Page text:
For all the knocks on Bennett physically — remember, he failed to do a single pull-up at the draft combine — he seemed to be playing with a chip on his shoulder in Penticton. Bennett was very feisty, finishing all of his hits and knocking down some of the bigger boys there. He’s not scared to get dirty.
Draisaitl was kind of like Bennett. I didn’t think Draisaitl was anything special in Edmonton’s opener, when Yakimov appeared to be the best of the Oilers’ big centres, although it was later revealed that Draisaitl was dealing with some leg-cramping issues in that game. He looked much better against Winnipeg on Monday, showing off his elite playmaking ability and vision. The Joe Thornton comparison is a good one in that he’s big and not the best skater — it was noticeable from watching him live, that he’s a bit slower than most — but Draisaitl was thinking the game a lot faster than almost anybody in that tournament. He’s one of those guys who knows what he’s going to do with the puck before he gets it.
Yakimov was impressive in the two games that he played, scoring in both. He only turns 20 next month, but he’s played pro in the KHL and I think that gave him an edge in this tournament. His impact in Penticton was comparable to Draisaitl’s, so it’ll be interesting to see how they compete against each other and against pros throughout the pre-season games. Yakimov might be a darkhorse for one of those two available centre spots.
Darnell Nurse, the seventh overall pick in 2013, seemed to be going through the motions and was probably saving his best for main camp as a prospect with the potential to play some regular-season games. He didn’t look bad in Penticton, he just wasn’t as dominant as he could have been. But when he was challenged physically, Nurse ramped it up a bit, such as a shift against Winnipeg’s Adam Lowry when they were bumping chests.
Nurse will be one to watch in the pre-season and I think he’ll make it a difficult decision to send him back to Sault Ste. Marie. I expect him to be better than Keith Aulie and maybe even Nikita Nikitin, who might be the most comparable player on the Oilers’ roster in terms of Nurse’s skill-set.
Mitch Moroz, Kyle Platzer and Kale Kessy, in that order, were the other Oiler forwards who impressed me in Penticton. Edmonton certainly has some big, power forward types in the pipeline, which is promising. Add in Jujhar Khaira, Tyler Pitlick and Curtis Hamilton and their bottom six should be a strength in a few years.
Dillon Simpson was Edmonton’s best defenceman at the Young Stars, in my opinion. Wearing the captain’s ‘C’, he was very poised and made the right play 99 per cent of the time. C.J. Ludwig, son of Craig (Shin Pads) Ludwig, was another pleasant surprise, and I heard Dallas Eakins raving about Jordan Oesterle, specifically about his gap control, so they obviously like what they see in him.
Hunter Smith was a beast for the Flames, most notably flattening Kessy with an open-ice hit that was followed by a short scrap. Michael Ferland was another Calgary forward who made an impact, bagging a few goals and playing a meat-and-potatoes game similar to Moroz.
Aside from Ehlers, Nic Petan was probably Winnipeg’s next-best forward. Like most the players in Penticton, Petan got better with each game he played. He’s a bit undersized and not the smoothest skater, but he’s got excellent offensive instincts. Scott Kosmachuk and Jimmy Lodge were also decent for Winnipeg.
On defence, the pairing of Josh Morrissey and Brenden Kichton were hit and miss, but like Nurse, they were probably pacing themselves for main camp. Winnipeg might have a spot for one of them, so whether they stay together or are split up now, they will be competing against each other.
I’d be remiss not to mention the host Canucks, but in all honesty, nobody really stood out from Vancouver. I expected more out of Bo Horvat. Maybe he was coasting towards main camp too, but he didn’t show much of anything in Penticton and he’ll need to be much better if he wants to make Vancouver’s roster. Ditto for Nicklas Jensen, who was invisible and hardly warrants noting. Hunter Shinkaruk scored some goals but they were opportunistic goals, coming off rebounds or redirections. He didn’t make any end-to-end rushes and wasn’t as noticeable as he was at last year’s Young Stars. Vancouver’s best forward was probably camp invite Curtis Valk, another little guy from the Medicine Hat Tigers who was in the right place at the right time to score some goals and punch his ticket to main camp. I didn’t mind Dane Fox either, as he showed off the shot that netted him 64 goals in 67 OHL games last season.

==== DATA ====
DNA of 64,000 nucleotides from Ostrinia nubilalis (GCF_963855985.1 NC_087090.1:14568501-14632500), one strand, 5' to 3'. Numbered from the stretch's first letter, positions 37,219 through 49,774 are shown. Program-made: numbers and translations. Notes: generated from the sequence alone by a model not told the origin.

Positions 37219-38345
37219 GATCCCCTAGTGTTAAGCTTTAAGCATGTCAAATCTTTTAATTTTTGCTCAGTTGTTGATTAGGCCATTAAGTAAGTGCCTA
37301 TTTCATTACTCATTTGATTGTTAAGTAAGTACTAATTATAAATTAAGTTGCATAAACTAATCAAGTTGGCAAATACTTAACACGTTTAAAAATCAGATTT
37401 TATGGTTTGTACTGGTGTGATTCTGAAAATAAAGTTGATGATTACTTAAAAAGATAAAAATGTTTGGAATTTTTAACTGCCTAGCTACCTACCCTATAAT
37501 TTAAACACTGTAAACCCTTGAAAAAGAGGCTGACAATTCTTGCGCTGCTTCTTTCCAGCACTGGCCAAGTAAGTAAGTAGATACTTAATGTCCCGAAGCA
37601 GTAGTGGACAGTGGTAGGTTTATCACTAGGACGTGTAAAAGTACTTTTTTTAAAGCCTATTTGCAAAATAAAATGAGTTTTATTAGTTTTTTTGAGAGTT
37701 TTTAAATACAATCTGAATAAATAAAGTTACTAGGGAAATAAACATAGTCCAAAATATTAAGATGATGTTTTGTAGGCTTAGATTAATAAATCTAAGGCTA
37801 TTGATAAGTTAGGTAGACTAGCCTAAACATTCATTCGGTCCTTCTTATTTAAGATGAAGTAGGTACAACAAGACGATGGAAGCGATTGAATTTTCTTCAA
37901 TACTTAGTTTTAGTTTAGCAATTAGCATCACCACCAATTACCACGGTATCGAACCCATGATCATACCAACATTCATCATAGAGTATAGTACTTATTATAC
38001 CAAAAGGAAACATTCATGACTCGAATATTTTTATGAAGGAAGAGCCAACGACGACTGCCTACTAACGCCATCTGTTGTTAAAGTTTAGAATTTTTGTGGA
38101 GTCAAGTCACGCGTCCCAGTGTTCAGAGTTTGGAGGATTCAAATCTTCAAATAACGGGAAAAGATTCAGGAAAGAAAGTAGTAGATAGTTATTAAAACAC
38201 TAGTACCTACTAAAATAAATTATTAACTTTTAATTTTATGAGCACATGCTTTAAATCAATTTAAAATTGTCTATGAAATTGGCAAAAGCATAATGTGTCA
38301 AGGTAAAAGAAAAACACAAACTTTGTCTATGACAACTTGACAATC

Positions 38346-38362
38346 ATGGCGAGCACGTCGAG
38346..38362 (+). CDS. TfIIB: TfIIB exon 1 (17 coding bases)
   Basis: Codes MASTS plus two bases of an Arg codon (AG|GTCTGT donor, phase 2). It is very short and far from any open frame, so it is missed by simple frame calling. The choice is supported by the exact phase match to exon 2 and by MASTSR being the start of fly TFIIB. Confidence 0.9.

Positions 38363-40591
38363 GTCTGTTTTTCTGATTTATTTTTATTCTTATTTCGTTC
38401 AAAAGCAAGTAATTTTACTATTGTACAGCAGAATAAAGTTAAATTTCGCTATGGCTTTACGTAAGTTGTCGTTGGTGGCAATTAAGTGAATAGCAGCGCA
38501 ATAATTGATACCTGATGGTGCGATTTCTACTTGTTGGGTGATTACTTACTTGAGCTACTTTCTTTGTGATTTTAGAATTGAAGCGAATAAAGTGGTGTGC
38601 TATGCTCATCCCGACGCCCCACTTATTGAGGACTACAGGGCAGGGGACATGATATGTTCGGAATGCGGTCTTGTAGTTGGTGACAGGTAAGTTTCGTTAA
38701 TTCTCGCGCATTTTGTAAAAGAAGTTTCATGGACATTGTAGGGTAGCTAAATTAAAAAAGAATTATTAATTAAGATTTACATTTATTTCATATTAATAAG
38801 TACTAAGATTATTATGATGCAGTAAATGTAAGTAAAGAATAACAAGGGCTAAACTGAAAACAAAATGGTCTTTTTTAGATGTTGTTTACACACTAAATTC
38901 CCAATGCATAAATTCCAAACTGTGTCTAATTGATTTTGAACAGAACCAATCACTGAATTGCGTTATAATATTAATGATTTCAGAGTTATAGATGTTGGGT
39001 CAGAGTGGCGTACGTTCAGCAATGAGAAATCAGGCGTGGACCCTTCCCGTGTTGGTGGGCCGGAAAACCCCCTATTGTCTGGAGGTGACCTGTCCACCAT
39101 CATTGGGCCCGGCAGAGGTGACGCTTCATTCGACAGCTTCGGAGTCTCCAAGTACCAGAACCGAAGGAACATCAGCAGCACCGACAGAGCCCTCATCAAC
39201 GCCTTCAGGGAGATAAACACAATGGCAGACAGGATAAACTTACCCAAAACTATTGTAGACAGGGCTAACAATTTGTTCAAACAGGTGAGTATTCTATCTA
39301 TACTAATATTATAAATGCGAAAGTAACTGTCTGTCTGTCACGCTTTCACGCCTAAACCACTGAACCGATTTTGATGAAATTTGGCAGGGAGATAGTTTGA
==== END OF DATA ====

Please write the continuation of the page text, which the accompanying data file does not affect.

Vancouver’s really hurting for defence prospects, that much was evident from watching this tournament. I tried to watch Jordan Subban pretty closely, hoping to see the second-coming of P.K., but there were no shades of his Norris-winning brother. Anton Cederholm might have been their best blue-liner, but that wasn’t saying much as even Frankie Corrado was mediocre. Sure, it was a small sample size, but with Kevin Bieksa (33) and Dan Hamhuis (turning 32) getting older, some of these young guys are going to have to step up in the years to come.
In the end, Calgary (2-0-1-0) and Edmonton (2-0-0-1) finished tied for the best record, with five points each, while Winnipeg (2-1-0-0), with four points, and winless Vancouver (0-1-2-0), with two, brought up the rear. Those standings accurately reflected the way I’d rank these teams and their prospects based on this six-game tournament.
I was fortunate enough to be a guest on The Pipeline Show with Dean Millard and Guy Flaming on TSN 1260 radio in Edmonton this Tuesday to recap the Young Stars. It had been a while since my last appearance, back when I was pumping Shane McColgan’s tires as a potential 100-point guy in the WHL, so I tried not to make any “BOLD” predictions this time around . . . as tempting as it was to blurt out Tkachev for the Calder!
— Larry Fisher (@LarryFisher_KDC) September 17, 2014
Larry Fisher is a sports reporter for The Daily Courier in Kelowna, British Columbia, Canada. Follow him on Twitter: @LarryFisher_KDC.
Larry Fisher is a senior writer and head scout for The Hockey Writers, having been an at-large contributor for THW since August 2014. Fisher covers both the NHL and the WHL, specializing in prospects and NHL draft content, including his annual mock drafts that date back to 2012. Fisher has also been a beat writer for the WHL’s Kelowna Rockets since 2008, formerly working as a sports reporter/editor for The Daily Courier in Kelowna, British Columbia, Canada from 2008-2019. Follow him on Twitter: @LarryFisher_KDC.